Is this too much food for a six-year-old? Mum sparks debate between parents after teacher tells her daughter to bring smaller lunches to school – even though she eats it all
- A mum asked for advice after her daughter was told to bring less food to school
- She was told to pack less food so that she had more time to play at lunch
- Woman argues daughter is always asking for more food and complains of hunger
- In a Facebook group she asked members how she should approach the issue
- Has your child’s lunch been criticised? Email FemailAU@mailonline.com
A mum has asked the internet for advice after a teacher told her six-year-old daughter to bring less food to school because she was spending most of her breaks eating.
The mother, from Western Australia, took to a lunchbox-themed Facebook group with her dilemma and shared four photos of the lunches she packs for her little girl each day.
‘My daughter has been told by her teacher to bring less food so she has more time to play,’ she wrote.
A mum has taken to the internet to ask for advice after finding out that her daughter’s teacher said she was bringing too much food to school (pictured is one of her lunch boxes)
‘She is a slow eater, but we have 50:50 custody of her. On the week she’s not with us she gets a sandwich, packet of crisps and an apple. Every day.
‘She tells me all the time that it’s not enough, that she’s hungry and loves the lunches we pack for her.
‘Should I approach the teacher? Leave it? Pack her what the teacher wants?’
At a loss of what to do, she shared photos of the lunches which showed healthy skewers, fruit, vegetables and biscuits.
On one day she had a tomato, cabanossi and cheese ‘kebab’, mandarins, blueberries and kiwi fruits, carrot sticks, muffin and rice cracker biscuits (pictured)
On one day her daughter was eating strawberries, a banana, a caramel protein ball, tomato, wrap, banana, carrot sticks and a chocolate biscuit.
On another she had a tomato, cabanossi and cheese ‘kebab’, mandarins, blueberries and kiwi fruits, carrot sticks, muffin and rice cracker biscuits.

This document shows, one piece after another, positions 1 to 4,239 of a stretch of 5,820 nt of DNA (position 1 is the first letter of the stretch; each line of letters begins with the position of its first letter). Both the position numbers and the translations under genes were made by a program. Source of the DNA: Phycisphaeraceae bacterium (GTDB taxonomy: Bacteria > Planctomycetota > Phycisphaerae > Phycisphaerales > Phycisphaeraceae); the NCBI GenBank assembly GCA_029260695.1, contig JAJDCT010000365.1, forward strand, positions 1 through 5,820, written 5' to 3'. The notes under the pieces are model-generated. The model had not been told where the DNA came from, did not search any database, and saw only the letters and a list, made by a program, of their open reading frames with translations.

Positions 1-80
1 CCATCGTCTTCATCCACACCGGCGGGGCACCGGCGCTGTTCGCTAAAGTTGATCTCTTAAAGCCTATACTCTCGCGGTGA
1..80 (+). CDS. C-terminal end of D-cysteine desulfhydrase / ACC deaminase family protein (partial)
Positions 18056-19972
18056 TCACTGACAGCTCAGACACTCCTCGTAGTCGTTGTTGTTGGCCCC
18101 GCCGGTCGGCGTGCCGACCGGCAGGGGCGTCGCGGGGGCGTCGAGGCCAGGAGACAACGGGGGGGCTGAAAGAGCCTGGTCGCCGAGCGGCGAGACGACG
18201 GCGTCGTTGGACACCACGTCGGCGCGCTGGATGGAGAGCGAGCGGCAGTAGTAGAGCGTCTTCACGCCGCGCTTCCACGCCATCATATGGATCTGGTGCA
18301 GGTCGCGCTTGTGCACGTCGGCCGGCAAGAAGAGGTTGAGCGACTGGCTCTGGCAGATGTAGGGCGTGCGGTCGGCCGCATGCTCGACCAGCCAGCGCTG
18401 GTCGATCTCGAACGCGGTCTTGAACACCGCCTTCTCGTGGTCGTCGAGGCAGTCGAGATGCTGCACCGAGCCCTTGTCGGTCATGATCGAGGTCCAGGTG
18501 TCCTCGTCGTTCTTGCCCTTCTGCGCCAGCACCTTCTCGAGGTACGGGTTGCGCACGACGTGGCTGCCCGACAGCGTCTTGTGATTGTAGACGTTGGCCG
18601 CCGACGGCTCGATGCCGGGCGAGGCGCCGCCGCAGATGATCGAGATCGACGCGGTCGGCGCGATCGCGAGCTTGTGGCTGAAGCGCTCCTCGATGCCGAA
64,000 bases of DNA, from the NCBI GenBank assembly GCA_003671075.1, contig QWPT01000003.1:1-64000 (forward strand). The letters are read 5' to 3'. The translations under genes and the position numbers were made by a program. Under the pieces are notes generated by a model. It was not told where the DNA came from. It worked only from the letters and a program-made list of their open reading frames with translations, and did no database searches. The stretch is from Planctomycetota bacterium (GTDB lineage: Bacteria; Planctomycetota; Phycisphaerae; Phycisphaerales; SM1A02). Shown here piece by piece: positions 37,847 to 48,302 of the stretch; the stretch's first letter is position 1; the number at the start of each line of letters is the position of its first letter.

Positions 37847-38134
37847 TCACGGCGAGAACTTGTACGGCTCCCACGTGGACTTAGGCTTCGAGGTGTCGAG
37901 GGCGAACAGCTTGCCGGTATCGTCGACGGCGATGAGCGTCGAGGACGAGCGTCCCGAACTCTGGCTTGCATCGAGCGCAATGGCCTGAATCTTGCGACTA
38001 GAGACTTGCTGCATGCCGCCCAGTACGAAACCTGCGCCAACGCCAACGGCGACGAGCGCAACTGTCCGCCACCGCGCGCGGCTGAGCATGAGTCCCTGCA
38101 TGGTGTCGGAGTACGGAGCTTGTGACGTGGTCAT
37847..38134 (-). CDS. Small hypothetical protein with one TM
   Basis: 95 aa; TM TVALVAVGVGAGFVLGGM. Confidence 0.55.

A number of the group’s members were surprised she was experiencing any backlash while others agreed with the teacher that it was too much food.
A number of the group’s members were surprised she was experiencing any backlash from authority – given how delicious the food looked
What should a ‘healthy’ lunchbox look like?
The six key parts to a healthy lunchbox include:
* fresh fruit
* fresh crunchy vegetables
* milk, yoghurt or cheese (you can use reduced-fat options for children over the age of two years). For children who cannot tolerate milk products, offer appropriate alternatives like calcium fortified soy or rice drink or soy yoghurt
* a meat or meat alternative food like some lean meat (e.g. chicken strips), hard-boiled egg or peanut butter. If your school has a nut-free policy, peanut butter and other nuts should not be included in your child’s lunchbox
* a grain or cereal food like bread, a roll, flat bread, fruit bread or crackers (wholegrain or wholemeal choices are best)
* tap water
Source: Better Health Victoria
‘These look like great lunches. I’d speak with the teacher – children don’t always get the full message in situations like this, it may be that what the teacher has said to her isn’t what she has interpreted,’ one person offered as a solution.
‘Unless less playtime was interfering with her in the classroom I’d tell the teacher if my daughter is happy eating then you won’t be changing her lunchbox at all,’ another added.
‘What right do teachers have to dictate what we send with our kids?’
A teacher also weighed in on the debate, saying she understands ‘all sides’ of the argument – she suggested talking to the teacher and explaining the situation
Many parents said that playtime was just as important as lunch, so perhaps smaller quantities would be a better option.
‘Playtime is also as important as eating. It’s a time to develop friendship and a time to move so she can concentrate when she goes back to lessons,’ one person commented.
‘You can just do smaller quantities. One cheese and tomato stick instead of two maybe.’
A teacher also weighed in on the debate, saying she understands ‘all sides’ of the argument.
‘I’d suggest talking to the teacher. Some children get upset if they don’t get enough play time, some children are happy to sit and eat throughout the entire break, some children tell different adults different things for various reasons,’ she wrote.
‘I’m certain from this post that you’re just trying to do the right thing by your child and any teacher will be able to see that. You may find that the teacher can give you some more insight given the teacher is spending six hours each day with your child.
‘I am sure with open communication you will be able to figure out something that works for everyone.’